My Writing Process


I received a Facebook message from Alana asking me multiple questions about my writing process. Here's my response...and it's truly epic-length!

My creative process has become a lot more organized with each book. I'll be the first to say that there is no right or wrong way to create...what works for one person will be a nightmare for another. For example, some authors are plotters, and others are 'pantsers,' meaning they write by the seat of their pants. Some write in a linear fashion, meaning they start at page one and go in a straight line until they get to the end. When they stop writing for the day, they pick right up where they left off. Not me! I start at whatever section is screaming at me to be fleshed out, and then I jump around a lot. I add things in and take things out over and over. This is the reason why I don't give too many 'sneak peeks' of a work in progress until the book is almost finished -- because I'm constantly coming up with little nuggets that have to be planted early in the story for them to have a bigger impact later on.

That being said, I used to be a pantser, but now I establish a loose plot line that is flexible enough for me to change as needed. And it happens a lot. I've learned to let it change and evolve as it wants to. Sometimes that means I might lose a reader, or upset them because I didn't give them what they wanted, but you can't make everyone happy. Plus it's a great opportunity for some fan-fiction! I'd totally read it if people wrote it! ;)

Ideas come to me constantly, and out of nowhere, so I rarely leave the house without a notepad and a pen stuffed in my purse. If I'm in a pinch I'll email myself notes. I've written notes on napkins, invoices, paper plates, receipts...whatever is handy. The idea of leaving the house without my notebook gives me mild anxiety. It's like a security blanket for me.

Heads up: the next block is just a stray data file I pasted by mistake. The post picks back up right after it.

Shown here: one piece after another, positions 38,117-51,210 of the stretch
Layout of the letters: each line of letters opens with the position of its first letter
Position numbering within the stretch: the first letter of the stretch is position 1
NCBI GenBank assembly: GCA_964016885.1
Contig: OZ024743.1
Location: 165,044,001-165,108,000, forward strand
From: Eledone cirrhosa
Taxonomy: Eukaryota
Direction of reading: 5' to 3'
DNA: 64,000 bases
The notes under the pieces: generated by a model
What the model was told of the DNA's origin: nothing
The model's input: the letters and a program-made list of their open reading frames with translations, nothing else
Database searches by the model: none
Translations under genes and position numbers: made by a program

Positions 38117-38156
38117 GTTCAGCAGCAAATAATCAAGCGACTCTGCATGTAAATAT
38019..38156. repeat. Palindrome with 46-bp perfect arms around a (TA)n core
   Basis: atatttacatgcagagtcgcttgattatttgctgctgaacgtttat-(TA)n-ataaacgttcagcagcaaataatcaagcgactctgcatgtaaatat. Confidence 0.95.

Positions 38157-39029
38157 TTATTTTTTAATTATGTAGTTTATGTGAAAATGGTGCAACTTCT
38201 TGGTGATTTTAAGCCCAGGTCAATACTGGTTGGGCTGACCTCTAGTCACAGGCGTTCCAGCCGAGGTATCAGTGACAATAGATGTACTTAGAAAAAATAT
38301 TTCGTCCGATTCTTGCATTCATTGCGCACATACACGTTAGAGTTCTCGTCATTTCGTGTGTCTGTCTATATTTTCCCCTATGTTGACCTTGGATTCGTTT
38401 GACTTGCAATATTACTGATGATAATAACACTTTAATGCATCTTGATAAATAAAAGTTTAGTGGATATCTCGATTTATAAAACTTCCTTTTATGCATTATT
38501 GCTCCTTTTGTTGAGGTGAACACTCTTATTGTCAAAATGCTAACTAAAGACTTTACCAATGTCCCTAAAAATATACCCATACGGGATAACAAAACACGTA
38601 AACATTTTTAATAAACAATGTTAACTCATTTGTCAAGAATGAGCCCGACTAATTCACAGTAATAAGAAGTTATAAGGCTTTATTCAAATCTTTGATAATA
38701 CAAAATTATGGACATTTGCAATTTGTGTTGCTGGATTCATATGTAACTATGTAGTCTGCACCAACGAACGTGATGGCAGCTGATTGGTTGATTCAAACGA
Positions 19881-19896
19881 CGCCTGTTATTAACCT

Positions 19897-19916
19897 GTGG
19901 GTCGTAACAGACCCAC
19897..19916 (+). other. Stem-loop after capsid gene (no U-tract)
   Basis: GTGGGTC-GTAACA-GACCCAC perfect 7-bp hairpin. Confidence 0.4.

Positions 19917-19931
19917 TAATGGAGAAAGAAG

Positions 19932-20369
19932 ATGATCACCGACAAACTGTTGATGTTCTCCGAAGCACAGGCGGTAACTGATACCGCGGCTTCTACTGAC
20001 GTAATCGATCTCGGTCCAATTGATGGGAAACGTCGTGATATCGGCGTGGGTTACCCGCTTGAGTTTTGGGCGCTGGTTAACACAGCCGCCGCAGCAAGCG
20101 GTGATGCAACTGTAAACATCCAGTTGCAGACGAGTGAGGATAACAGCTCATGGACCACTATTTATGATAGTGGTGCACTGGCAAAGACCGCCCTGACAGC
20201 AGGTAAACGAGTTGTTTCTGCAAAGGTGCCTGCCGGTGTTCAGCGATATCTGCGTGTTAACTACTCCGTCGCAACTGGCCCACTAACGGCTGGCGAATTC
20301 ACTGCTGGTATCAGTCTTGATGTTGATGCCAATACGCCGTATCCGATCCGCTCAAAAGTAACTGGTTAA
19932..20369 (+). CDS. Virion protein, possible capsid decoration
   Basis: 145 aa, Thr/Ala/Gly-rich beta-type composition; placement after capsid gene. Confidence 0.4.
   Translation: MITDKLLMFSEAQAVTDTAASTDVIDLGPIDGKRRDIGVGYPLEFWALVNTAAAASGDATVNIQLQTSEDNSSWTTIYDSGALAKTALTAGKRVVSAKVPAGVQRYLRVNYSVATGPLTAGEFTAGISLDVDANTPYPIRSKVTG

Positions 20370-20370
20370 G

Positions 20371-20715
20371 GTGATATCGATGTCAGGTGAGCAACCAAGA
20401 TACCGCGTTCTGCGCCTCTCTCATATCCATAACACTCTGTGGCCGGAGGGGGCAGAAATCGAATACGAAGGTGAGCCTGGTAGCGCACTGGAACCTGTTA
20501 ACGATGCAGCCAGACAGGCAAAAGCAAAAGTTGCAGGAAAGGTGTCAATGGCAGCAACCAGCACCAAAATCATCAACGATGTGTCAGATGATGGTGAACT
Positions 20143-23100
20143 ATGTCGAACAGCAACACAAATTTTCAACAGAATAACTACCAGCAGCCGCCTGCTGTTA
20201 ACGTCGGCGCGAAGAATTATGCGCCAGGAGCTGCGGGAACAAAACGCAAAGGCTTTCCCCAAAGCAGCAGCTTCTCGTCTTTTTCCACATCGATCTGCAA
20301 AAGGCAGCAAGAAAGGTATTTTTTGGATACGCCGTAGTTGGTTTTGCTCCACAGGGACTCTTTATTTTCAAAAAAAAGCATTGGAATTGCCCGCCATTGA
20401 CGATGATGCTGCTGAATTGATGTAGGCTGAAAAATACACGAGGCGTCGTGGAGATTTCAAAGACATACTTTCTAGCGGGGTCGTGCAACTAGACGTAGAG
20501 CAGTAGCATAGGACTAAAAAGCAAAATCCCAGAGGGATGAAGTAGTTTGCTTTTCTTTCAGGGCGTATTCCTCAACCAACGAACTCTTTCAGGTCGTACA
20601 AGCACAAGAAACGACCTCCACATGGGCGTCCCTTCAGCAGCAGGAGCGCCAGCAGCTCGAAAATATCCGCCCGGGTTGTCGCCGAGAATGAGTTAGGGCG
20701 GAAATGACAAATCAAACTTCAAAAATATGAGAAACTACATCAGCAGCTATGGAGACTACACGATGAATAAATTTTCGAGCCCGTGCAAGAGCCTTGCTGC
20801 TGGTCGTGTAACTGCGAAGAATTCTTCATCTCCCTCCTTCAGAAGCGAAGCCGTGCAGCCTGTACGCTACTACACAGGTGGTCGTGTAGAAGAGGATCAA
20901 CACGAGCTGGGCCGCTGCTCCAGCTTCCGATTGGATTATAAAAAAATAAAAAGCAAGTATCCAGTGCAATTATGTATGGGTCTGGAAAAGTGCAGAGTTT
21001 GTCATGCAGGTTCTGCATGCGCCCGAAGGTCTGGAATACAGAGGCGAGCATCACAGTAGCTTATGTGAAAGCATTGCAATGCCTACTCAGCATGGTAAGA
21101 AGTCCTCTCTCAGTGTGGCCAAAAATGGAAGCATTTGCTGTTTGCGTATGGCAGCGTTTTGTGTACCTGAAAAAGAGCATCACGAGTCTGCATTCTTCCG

As far as the inspiration for those ideas, it comes from life in general. It could hit me while peeling potatoes for supper or watching a TV show (Mr. Cannaday & I are about to start Downton Abbey for the 6th time). Maybe it's a word, a location, a chord of music. It could be going to the antique shop and finding 'Talvi's straight-razor' or chatting with a girlfriend over lunch about her family. She has a relative who everyone suspects is a secret agent because he once left to pick up a birthday cake and came back 5 months later. All his family received was a letter on government stationary saying that he'd been called into work and don't ask questions. Sound familiar???

The characters are everything to me. They drive the story, and the plot changes depending on their reactions to the situations I put them in (or situations they put themselves in). When I wrote the first draft of The Flame and the Arrow, Talvi was supposed to be a nice, sweet guy...a little naive and innocent. More of a true hero. Then I got to know him better and I realized that I could never 'make him' behave that way. He was worldly and devilish and frustrating and immature about so many things, while clever and sharp about others. A lot of people hate on him, and I understand why. But a lot of people love him, and I also understand why. Same goes for Annika, and Finn. Some of my critics say that my characters are unlikable, that they are selfish (Annika), immature (Talvi), that they let us down (Finn) etc. It doesn't bother me because I don't really disagree with that

This is actually one of the reasons why I started writing in the first place, because characters in the books I read were SO perfect that I never thought of them as real. I felt like I was reading a book about a person who didn't exist. I never felt completely sucked into a story until I read Anne Rice's Vampire Chronicles. She made them real to me because they were so flawed, which made them beautiful and memorable to this day. My characters aren't mature adults making great life choices. They are younger, or inexperienced, or faced with situations and decisions that none of us would have to deal with. They mistake drama for passion, and fantasy as reality. I love mixing the fantasy with reality because it gives you a lot more room to explore themes with fewer rules...or at least, it lets you bend the rules. ;) I try to make the characters real, and that means flawed. Really flawed. Maybe the more flawed they are, they more real they seem, and that's what helps bring them to life? Maybe that's why we root for them so hard when they start to grow up, and why we cry when they self-destruct?